Saturday, November 29, 2014

A Welcome Diversion

Well, after that particular Thanksgiving turkey, we sure need one. Don't know about you all, but after reading and occasionally responding to endless comments about Colin Kaepernick, his presumed inability to read defenses and his regression from superstar to whipping boy, about Greg Roman, his presumed inability to connect with his quarterback and his job insecurity, about Jim Harbaugh, his presumed inability to get along with anybody and his interest in the University of Michigan coaching position--  yep, we've had enough for awhile. There's another game in ten days or so, and we're more than willing to wait for it.

In the meantime, we're putting in a plug for one of our favorite sites, the good folks over at  (Here we state that no one here is affiliated with or has any sort of financial relationship with that site, its ownership or management, or anything else. We're just fans.)  It's a wonderful compendium of all things related to pro football, and if we've had our disagreements with their editorial staff from time to time (since when are the winners of the 1967 AFL and 1968-1969 NFL Championships relegated to runner-up status?), it's a place we regularly visit and support, and we encourage you all to do the same.

One statistic of great interest to us that was not developed at or by anyone at p-f-r, but one that is popularized there, is the "Simple Rating System" or SRS for short. Basically, the SRS combines a team's margin of victory with its strength of schedule to estimate the team's true strength, which may be camouflaged by its won-lost record.  One claimed use of the SRS may be as a practical point spread, illustrating the difference between two given teams, though home-field advantage will also play a part.

The methods used to develop the SRS are explained in full on the p-f-r website and will not be repeated here. Essentially each team's cumulative margin-of-victory (MOV) is calculated, then measured against the MOV for all other teams, with a plus-or-minus result obtaining. MOV is a constant; strength-of-schedule (SOS) is a variable that changes every time a MOV comparison is made. The comparison process, therefore, must be repeated for each team-game over the length of the schedule until the product (SRS) itself remains constant. Something like this is going to require an Excel spreadsheet or similar program. For lazy people like us, we just go to the site and review the year-by-year standings to see where SRS diverges from won-lost record.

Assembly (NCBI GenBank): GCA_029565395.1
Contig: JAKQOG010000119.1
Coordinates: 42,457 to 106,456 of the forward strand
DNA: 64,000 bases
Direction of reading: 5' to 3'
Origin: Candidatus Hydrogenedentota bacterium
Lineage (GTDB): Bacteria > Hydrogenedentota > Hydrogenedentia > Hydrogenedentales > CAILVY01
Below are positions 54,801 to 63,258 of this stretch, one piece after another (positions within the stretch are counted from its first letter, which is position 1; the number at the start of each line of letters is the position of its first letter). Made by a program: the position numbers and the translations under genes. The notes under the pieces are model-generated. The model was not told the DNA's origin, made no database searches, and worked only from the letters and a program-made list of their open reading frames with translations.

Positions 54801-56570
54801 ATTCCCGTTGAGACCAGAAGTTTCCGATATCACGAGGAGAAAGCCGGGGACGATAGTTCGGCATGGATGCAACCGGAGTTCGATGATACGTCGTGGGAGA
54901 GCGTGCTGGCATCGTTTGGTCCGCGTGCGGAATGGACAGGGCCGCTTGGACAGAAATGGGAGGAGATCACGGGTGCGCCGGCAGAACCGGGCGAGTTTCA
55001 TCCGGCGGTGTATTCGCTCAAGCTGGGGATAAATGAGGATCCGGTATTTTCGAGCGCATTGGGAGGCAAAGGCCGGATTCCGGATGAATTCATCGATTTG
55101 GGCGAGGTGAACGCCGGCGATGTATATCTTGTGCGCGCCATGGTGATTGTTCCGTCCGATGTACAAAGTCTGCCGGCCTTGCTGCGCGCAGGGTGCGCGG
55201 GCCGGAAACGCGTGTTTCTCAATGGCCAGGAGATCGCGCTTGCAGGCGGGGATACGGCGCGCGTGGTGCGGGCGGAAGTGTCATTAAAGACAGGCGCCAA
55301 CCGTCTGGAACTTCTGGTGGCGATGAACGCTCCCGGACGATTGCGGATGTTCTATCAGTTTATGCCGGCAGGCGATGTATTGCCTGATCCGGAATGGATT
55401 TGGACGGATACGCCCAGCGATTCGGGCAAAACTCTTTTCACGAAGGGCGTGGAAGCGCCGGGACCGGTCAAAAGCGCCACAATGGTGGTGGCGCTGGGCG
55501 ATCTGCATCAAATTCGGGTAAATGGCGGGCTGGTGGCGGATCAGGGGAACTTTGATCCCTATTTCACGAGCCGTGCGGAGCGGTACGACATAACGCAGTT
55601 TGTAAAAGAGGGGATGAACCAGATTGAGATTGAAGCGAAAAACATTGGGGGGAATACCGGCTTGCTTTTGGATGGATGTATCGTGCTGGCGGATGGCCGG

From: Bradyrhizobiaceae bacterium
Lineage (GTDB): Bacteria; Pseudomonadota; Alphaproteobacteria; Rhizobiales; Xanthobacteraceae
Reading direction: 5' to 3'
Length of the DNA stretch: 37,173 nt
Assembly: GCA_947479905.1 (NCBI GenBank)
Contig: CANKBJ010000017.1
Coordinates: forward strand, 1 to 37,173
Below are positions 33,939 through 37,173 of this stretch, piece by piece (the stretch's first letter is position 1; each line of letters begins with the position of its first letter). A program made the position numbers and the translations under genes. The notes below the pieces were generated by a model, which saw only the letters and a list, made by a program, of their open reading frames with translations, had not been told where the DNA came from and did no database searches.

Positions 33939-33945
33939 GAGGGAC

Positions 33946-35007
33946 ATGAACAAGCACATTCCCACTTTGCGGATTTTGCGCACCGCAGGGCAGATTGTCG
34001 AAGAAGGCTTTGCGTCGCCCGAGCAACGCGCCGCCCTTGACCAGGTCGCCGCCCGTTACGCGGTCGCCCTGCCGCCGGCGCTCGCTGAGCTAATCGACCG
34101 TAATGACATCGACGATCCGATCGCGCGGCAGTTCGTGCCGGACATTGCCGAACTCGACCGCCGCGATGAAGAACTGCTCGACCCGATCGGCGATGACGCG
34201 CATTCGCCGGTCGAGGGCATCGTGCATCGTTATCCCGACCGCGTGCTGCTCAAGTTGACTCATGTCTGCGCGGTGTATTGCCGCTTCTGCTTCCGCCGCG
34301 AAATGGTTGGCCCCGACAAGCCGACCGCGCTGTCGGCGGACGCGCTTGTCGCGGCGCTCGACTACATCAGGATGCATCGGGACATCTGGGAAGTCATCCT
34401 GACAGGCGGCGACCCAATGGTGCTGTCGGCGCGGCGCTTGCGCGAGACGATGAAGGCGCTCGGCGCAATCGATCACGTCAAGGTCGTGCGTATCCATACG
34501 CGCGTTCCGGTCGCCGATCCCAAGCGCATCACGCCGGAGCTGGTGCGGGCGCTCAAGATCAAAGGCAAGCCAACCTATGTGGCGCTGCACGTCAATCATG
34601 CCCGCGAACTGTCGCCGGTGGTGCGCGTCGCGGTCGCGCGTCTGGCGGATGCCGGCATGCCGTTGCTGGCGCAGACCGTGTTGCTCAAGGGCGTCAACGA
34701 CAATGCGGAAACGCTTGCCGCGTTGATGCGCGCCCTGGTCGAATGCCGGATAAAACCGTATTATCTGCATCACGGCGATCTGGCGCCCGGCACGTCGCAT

In our opinion, the stat has limited value as a point-spread comparator. Where it will deliver its highest and best value is in looking at teams over the course of a season or several seasons. For instance, dominant teams, great teams, do tend to win a lot of games by lopsided margins: regular blowout wins are a mark of excellence. By contrast, those "Cardiac" teams that win games by the skin of their teeth week after week are wonderful entertainment for the fans, but those teams do not tend to dominate, especially in the postseason. There are exceptions, of course. But generally, a team with the highest SRS over the course of a full season is, most of the time, the best team in the league.

Whether that team is the best bet to win the Super Bowl-- well, there's where the fun begins. 

Certainly there are limitations to this method. For instance, how do we define a blowout? At what point is the MOV superfluous in a blowout? Is a 50-point win really more valuable than a 28-point win? This method says it is; the higher the margin the higher the SRS will be. Is one 30-point win more valuable than two 10-point losses? Few fans, players, or coaches would say it is, but SRS will count it so. And over the course of the season, perhaps such a trend does prove a more valuable indicator of strength than does the won-lost record. The NFL, after all, counts both MOV and SOS in its ultra-complicated playoff tie-breaker schemes.    

We're interested in using SRS to see if we can answer questions such as these:

  • Were the teams we remember as the league's best during the regular season, but who tanked in the playoffs-- the 1967 Rams, the 1980 Falcons, the 1995 Chiefs are all examples-- really that good? 
  • How do the great 49er teams, such as the Walsh/Seifert squad which won 18 consecutive road games from 1988-1990, measure up by this method? Which is the most powerful 49er team of all time according to SRS?
  • What's the strongest team ever, measured by SRS? Did that team win a championship? Which teams with modest, or even lousy, SRS numbers won it all? 
  • Is it possible to quantify a predictable relationship between SRS and W-L record, perhaps over multiple seasons?

Over time we'll explore each of these questions and share the results with you. It could take months or years, or it could be complete by the end of this season if our beloved-but-struggling Niners don't shape up quick. 

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